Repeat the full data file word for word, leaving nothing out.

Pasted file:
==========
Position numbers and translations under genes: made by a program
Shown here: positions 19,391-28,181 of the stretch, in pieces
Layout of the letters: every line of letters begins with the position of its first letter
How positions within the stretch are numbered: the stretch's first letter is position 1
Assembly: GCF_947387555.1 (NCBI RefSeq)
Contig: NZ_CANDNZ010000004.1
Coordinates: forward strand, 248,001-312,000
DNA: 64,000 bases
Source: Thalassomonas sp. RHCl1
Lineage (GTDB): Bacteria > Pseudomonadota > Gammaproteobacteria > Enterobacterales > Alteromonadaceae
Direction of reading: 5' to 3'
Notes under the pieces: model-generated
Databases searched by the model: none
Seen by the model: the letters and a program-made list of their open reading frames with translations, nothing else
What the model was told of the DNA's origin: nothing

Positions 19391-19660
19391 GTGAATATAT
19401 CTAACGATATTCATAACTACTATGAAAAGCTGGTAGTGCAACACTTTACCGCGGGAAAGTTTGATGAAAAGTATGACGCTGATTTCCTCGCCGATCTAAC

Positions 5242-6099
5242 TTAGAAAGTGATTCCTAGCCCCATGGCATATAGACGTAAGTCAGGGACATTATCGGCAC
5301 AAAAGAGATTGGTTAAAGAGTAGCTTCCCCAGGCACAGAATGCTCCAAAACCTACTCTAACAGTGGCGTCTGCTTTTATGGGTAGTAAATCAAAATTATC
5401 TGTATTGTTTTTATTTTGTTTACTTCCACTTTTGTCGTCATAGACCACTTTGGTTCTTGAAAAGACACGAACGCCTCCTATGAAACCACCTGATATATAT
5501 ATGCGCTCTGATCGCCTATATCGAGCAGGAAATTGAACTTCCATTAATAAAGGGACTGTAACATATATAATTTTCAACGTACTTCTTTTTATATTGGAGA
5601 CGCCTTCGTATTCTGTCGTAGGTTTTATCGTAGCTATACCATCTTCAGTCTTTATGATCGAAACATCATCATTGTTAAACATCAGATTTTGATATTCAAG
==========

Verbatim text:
Position numbers and translations under genes: made by a program
Shown here: positions 19,391-28,181 of the stretch, in pieces
Layout of the letters: every line of letters begins with the position of its first letter
How positions within the stretch are numbered: the stretch's first letter is position 1
Assembly: GCF_947387555.1 (NCBI RefSeq)
Contig: NZ_CANDNZ010000004.1
Coordinates: forward strand, 248,001-312,000
DNA: 64,000 bases
Source: Thalassomonas sp. RHCl1
Lineage (GTDB): Bacteria > Pseudomonadota > Gammaproteobacteria > Enterobacterales > Alteromonadaceae
Direction of reading: 5' to 3'
Notes under the pieces: model-generated
Databases searched by the model: none
Seen by the model: the letters and a program-made list of their open reading frames with translations, nothing else
What the model was told of the DNA's origin: nothing

Positions 19391-19660
19391 GTGAATATAT
19401 CTAACGATATTCATAACTACTATGAAAAGCTGGTAGTGCAACACTTTACCGCGGGAAAGTTTGATGAAAAGTATGACGCTGATTTCCTCGCCGATCTAAC

Positions 5242-6099
5242 TTAGAAAGTGATTCCTAGCCCCATGGCATATAGACGTAAGTCAGGGACATTATCGGCAC
5301 AAAAGAGATTGGTTAAAGAGTAGCTTCCCCAGGCACAGAATGCTCCAAAACCTACTCTAACAGTGGCGTCTGCTTTTATGGGTAGTAAATCAAAATTATC
5401 TGTATTGTTTTTATTTTGTTTACTTCCACTTTTGTCGTCATAGACCACTTTGGTTCTTGAAAAGACACGAACGCCTCCTATGAAACCACCTGATATATAT
5501 ATGCGCTCTGATCGCCTATATCGAGCAGGAAATTGAACTTCCATTAATAAAGGGACTGTAACATATATAATTTTCAACGTACTTCTTTTTATATTGGAGA
5601 CGCCTTCGTATTCTGTCGTAGGTTTTATCGTAGCTATACCATCTTCAGTCTTTATGATCGAAACATCATCATTGTTAAACATCAGATTTTGATATTCAAG